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Do the GOP and the Democratic Party have to follow state laws?

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posted on Mar, 27 2016 @ 04:52 AM
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I've been researching the US political process and I came across the case of O'Brien v. Brown [409 U.S. 1 (1972)]. Here's an article on it:

THEATRE OF THE POLITICALLY ABSURD The Relationship between State Law and Party Rules and the "Punishing" of the former where violative of the latter (PART TWO)

U.S. Supreme Court Justice Thurgood Marshall's dissent in the case included the following quote:


The primary process was, by State law, the first step in a process designed to select a [Major Party's] candidate for President; the State will include [presidential] electors pledged to that candidate on the ballot in the general election; the State is intertwined in the process at every step, not only authorizing the primary but conducting it, and adopting its result for use in the general election. In these circumstances, the primary must be regarded as an integral part of the general election.


There is no doubt in my mind that "by State law" refers to the fact that the Democratic Party had to follow state laws during the primary process.

However, I've also found that the Republic Party (and I'm sure this applies to the Democratic Party too) can arbitrarily decide to ignore all state laws in choosing their presidential nominee. It could be done by unbinding all delegates on the first vote at the party's convention:

RNC Rules Member: Changes To Binding Delegates ‘Unlikely’

Republican National Committee member on nomination process: “This is the greatest hoax ever.”

It's written into the rules (quoting from the second article linked to above):


The problem, Haugland says, is that key parts of Rules 13-to-25 directly conflict with Rules 26-to-42. For example, Rule 16 “bind the state delegation” to the results of their “proportional or winner take all” votes. But Rule 38 says “no delegate or alternate delegate shall be bound” by what it terms a “unit vote,” which means “a delegation… casts its entire vote as a unit.” Thus, to Haugland, the RNC can’t force states to implement winner take all rules, and can’t force delegates to surrender their votes to a state delegation.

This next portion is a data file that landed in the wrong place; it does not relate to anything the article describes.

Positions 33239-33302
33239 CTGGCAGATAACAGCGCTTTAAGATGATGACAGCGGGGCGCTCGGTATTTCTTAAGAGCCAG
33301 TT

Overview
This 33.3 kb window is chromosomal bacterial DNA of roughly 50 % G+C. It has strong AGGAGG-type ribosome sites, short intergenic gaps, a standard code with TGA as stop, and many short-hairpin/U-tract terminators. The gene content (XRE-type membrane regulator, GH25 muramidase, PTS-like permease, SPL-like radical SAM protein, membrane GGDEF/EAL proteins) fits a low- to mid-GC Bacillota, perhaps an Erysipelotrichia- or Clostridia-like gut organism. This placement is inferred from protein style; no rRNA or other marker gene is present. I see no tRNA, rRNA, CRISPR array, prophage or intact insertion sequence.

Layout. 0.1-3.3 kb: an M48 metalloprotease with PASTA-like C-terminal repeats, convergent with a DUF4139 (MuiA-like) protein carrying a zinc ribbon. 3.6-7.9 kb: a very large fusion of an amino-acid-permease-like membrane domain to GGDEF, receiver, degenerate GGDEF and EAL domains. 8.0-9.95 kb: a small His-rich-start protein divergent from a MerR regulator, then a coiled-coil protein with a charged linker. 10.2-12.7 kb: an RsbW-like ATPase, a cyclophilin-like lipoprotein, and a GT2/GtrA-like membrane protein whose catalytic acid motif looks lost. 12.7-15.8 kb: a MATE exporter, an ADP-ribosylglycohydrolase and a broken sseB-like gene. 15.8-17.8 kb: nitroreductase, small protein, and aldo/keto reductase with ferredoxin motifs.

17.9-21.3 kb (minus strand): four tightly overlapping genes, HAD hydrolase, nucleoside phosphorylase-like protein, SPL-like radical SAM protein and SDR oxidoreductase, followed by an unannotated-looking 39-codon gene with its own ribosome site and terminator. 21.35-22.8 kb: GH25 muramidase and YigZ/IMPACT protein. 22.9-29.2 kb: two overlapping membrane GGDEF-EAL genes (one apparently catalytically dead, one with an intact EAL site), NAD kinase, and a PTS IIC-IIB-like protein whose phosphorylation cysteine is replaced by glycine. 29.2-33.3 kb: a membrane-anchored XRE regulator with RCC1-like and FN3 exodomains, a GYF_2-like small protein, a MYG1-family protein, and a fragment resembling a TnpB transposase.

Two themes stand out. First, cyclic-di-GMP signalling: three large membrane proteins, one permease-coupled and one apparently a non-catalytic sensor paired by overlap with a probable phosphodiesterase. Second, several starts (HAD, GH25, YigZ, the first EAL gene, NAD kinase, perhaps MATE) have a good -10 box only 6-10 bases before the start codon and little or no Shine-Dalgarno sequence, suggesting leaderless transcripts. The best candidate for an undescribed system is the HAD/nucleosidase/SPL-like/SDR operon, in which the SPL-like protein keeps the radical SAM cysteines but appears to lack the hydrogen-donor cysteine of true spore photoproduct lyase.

So, which is it? Do the parties have to follow state laws or not?

If you're going to claim that they don't, why go through the trouble of a lawsuit such as O'Brien v. Brown?

At the same time, it's written into the rules (at least explicitly for the Republican Party) that they don't have to follow state laws.
edit on 27-3-2016 by Profusion because: (no reason given)




posted on Mar, 27 2016 @ 11:31 AM
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The problem was that, a year earlier, the Democratic Party had implemented reforms which intended, among many other things, to eventually do away with such Winner Take All contests


That's not surprising.

Everyone gets a trophy for showing up.




So, which is it? Do the parties have to follow state laws or not?


LAWS only applies to the little people.

That means average John and Jane Doe Public.